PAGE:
• I expect EPS this year to be $3.60-3.80 vs their guide of $4.20. I expect it’ll take time for the company to shed its “quality compounder” perception.  So at ~19x EPS (still below history but not cheap), there’s 25-30% downside.  If I’m wrong and this trades at 22x, 14% upside.  I think over time this will be a market multiple business (17x on the SPW today, which feels a bit high).

Thesis Detail

When including off-BS AR from Red Iron and the other financing vehicles, DSO’s have risen rapidly and are now over 150 days vs ~110 pre covid and ~120 days a year ago.  Meanwhile, DSI’s are at 168 days vs long-run averages of 110.  This is indicative of excessing channel inventory while demand is slowing, and perhaps continued channel stuffing. 

Deteriorating BS metrics has resulted in 35% FCF conversion for the past two years vs historical levels of 80%+.  They’ve continually missed their FCF guidance.

As mentioned, outstanding credit should be reflective of channel inventory.  When adding that outstanding credit to sales-adjusted on-BS inventory, we can get an estimate for total inventory in the system.  When looking at implied channel inventory vs sales, channel inventory appears very high.

We don’t need this analysis to show that inventory is too high – the company readily admits that there’s some excess inventory in the system, and sellside surveys show that ~70% of surveyed dealers say inventory is too high vs ~10% a year ago.  The point of this analysis is to highlight how high it is.  If this analysis is close to correct inventory as a % of sales is ~72% vs historical averages of 50-60%.  It seems that system inventory is 15-20% too high. 

Meanwhile, it seems that demand in the channel is getting worse.  This is from Constellation Data Solutions which tracks same store sales for OPE dealers that use their software.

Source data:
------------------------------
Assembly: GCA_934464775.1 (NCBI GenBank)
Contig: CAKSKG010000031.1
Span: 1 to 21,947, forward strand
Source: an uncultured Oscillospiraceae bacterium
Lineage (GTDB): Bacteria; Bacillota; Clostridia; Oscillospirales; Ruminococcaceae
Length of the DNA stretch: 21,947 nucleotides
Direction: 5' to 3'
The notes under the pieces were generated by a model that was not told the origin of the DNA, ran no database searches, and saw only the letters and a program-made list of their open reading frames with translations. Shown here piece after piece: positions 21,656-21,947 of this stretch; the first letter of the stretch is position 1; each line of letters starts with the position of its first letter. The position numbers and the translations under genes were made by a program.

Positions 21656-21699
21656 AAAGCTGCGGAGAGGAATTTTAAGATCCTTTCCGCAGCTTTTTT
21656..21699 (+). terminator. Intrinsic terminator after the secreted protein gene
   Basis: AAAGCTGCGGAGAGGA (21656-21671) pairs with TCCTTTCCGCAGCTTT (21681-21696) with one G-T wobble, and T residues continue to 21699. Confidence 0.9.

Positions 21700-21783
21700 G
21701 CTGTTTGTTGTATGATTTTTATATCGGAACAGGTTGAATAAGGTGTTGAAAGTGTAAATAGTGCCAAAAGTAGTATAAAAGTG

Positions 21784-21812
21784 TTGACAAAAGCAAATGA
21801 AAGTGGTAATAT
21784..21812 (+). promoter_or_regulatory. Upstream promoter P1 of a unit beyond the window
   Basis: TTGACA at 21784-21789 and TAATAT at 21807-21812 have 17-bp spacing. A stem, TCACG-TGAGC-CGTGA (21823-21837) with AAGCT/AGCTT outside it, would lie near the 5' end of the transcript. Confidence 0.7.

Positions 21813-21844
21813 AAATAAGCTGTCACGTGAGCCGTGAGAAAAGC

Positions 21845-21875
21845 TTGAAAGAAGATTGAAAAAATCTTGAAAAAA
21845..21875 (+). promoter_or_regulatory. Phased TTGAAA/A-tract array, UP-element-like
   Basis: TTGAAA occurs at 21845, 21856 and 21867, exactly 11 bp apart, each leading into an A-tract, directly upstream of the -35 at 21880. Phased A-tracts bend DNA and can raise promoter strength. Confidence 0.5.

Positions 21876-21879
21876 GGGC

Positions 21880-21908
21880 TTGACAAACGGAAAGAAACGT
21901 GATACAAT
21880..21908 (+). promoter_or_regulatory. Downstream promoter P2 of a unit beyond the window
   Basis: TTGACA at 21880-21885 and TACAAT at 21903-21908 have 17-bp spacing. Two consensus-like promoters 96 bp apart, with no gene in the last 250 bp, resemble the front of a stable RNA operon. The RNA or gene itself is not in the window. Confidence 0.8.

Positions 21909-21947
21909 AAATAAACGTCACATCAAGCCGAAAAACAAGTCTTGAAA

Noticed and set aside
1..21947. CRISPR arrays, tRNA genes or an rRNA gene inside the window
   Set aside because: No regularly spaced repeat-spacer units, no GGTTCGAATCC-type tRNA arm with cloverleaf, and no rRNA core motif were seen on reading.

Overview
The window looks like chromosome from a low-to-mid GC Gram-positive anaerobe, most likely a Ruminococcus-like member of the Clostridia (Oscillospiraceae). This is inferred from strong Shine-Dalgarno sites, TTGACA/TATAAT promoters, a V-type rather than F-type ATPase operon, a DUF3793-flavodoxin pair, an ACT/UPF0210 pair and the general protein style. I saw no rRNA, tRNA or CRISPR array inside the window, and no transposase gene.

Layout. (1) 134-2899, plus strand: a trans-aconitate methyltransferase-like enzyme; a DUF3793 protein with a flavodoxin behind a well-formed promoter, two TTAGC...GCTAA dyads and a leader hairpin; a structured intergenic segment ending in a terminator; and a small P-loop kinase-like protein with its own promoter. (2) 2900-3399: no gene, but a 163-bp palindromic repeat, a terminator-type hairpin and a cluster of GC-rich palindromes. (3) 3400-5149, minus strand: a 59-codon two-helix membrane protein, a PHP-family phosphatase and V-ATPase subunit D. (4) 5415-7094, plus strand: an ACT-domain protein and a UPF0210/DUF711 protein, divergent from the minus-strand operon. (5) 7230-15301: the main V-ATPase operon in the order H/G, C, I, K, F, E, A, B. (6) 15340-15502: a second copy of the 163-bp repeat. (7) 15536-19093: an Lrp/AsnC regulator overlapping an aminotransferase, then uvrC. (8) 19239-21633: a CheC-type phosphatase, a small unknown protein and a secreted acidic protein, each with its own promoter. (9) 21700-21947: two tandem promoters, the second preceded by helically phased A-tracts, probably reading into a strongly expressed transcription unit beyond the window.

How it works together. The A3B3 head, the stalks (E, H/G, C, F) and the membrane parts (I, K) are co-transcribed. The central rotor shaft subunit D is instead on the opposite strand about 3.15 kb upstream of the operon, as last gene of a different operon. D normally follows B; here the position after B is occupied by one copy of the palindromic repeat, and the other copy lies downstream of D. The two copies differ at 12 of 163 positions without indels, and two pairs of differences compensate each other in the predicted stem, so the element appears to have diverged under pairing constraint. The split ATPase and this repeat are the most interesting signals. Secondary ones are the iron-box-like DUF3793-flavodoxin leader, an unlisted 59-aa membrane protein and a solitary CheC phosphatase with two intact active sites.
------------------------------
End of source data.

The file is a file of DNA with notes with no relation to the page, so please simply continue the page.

Despite channel inventory that appears to be 15% too high and waning demand, TTC is guiding for flattish revenue in the Pro biz this year.  When taking into account growth in the infrastructure biz, it seems likely that they’ll miss this number by MSD+.  This matters bc the Pro biz is much higher margin than Resi.

Moving forward, I don’t expect a significant rebound in underlying demand for two reasons.

  1. The equipment replacement cycle is 4+ years and this was a covid beneficiary.  For Resi equipment, the replacement cycle is double that.  In short, we’ll probably see a demand air pocket that lasts at least a couple of years.
  2. TTC should continually lose share as electric takes share.  This is more pronounced in Resi, but over time, electric will take share in Pro as well.

TTC is expensive and there are clear comps that suggest this could trade for a mid-teens multiple over time if they shed the quality compounder perception.  



I do not hold a position with the issuer such as employment, directorship, or consultancy.
I and/or others I advise hold a material investment in the issuer's securities.


TTC likely to lower '24 guidance in Q2 or Q3.  '25 guidance should below expectations.  Due to multiple misses, I'd expect the multiple to come down over the next 12-18 months.